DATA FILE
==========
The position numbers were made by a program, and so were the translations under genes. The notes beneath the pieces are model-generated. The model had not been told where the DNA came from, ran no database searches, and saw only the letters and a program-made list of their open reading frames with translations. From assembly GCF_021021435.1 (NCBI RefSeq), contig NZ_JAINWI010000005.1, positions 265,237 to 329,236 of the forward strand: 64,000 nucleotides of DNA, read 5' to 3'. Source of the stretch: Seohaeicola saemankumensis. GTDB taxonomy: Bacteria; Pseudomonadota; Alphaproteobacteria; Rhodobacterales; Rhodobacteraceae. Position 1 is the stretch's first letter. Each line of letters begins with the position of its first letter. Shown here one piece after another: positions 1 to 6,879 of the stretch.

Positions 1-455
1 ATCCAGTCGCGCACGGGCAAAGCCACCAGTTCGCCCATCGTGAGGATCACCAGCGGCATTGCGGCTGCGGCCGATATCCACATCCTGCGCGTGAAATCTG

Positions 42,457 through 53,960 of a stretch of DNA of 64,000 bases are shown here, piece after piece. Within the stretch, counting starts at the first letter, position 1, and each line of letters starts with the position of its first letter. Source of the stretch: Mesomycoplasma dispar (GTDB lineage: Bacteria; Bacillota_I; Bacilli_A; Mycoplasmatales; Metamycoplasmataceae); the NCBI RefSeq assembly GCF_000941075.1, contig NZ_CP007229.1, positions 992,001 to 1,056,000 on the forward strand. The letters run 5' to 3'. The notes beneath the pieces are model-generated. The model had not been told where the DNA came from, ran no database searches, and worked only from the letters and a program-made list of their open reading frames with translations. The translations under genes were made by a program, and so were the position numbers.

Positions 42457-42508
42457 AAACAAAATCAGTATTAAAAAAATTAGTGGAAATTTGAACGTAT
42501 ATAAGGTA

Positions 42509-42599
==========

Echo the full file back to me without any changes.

The position numbers were made by a program, and so were the translations under genes. The notes beneath the pieces are model-generated. The model had not been told where the DNA came from, ran no database searches, and saw only the letters and a program-made list of their open reading frames with translations. From assembly GCF_021021435.1 (NCBI RefSeq), contig NZ_JAINWI010000005.1, positions 265,237 to 329,236 of the forward strand: 64,000 nucleotides of DNA, read 5' to 3'. Source of the stretch: Seohaeicola saemankumensis. GTDB taxonomy: Bacteria; Pseudomonadota; Alphaproteobacteria; Rhodobacterales; Rhodobacteraceae. Position 1 is the stretch's first letter. Each line of letters begins with the position of its first letter. Shown here one piece after another: positions 1 to 6,879 of the stretch.

Positions 1-455
1 ATCCAGTCGCGCACGGGCAAAGCCACCAGTTCGCCCATCGTGAGGATCACCAGCGGCATTGCGGCTGCGGCCGATATCCACATCCTGCGCGTGAAATCTG

Positions 42,457 through 53,960 of a stretch of DNA of 64,000 bases are shown here, piece after piece. Within the stretch, counting starts at the first letter, position 1, and each line of letters starts with the position of its first letter. Source of the stretch: Mesomycoplasma dispar (GTDB lineage: Bacteria; Bacillota_I; Bacilli_A; Mycoplasmatales; Metamycoplasmataceae); the NCBI RefSeq assembly GCF_000941075.1, contig NZ_CP007229.1, positions 992,001 to 1,056,000 on the forward strand. The letters run 5' to 3'. The notes beneath the pieces are model-generated. The model had not been told where the DNA came from, ran no database searches, and worked only from the letters and a program-made list of their open reading frames with translations. The translations under genes were made by a program, and so were the position numbers.

Positions 42457-42508
42457 AAACAAAATCAGTATTAAAAAAATTAGTGGAAATTTGAACGTAT
42501 ATAAGGTA

Positions 42509-42599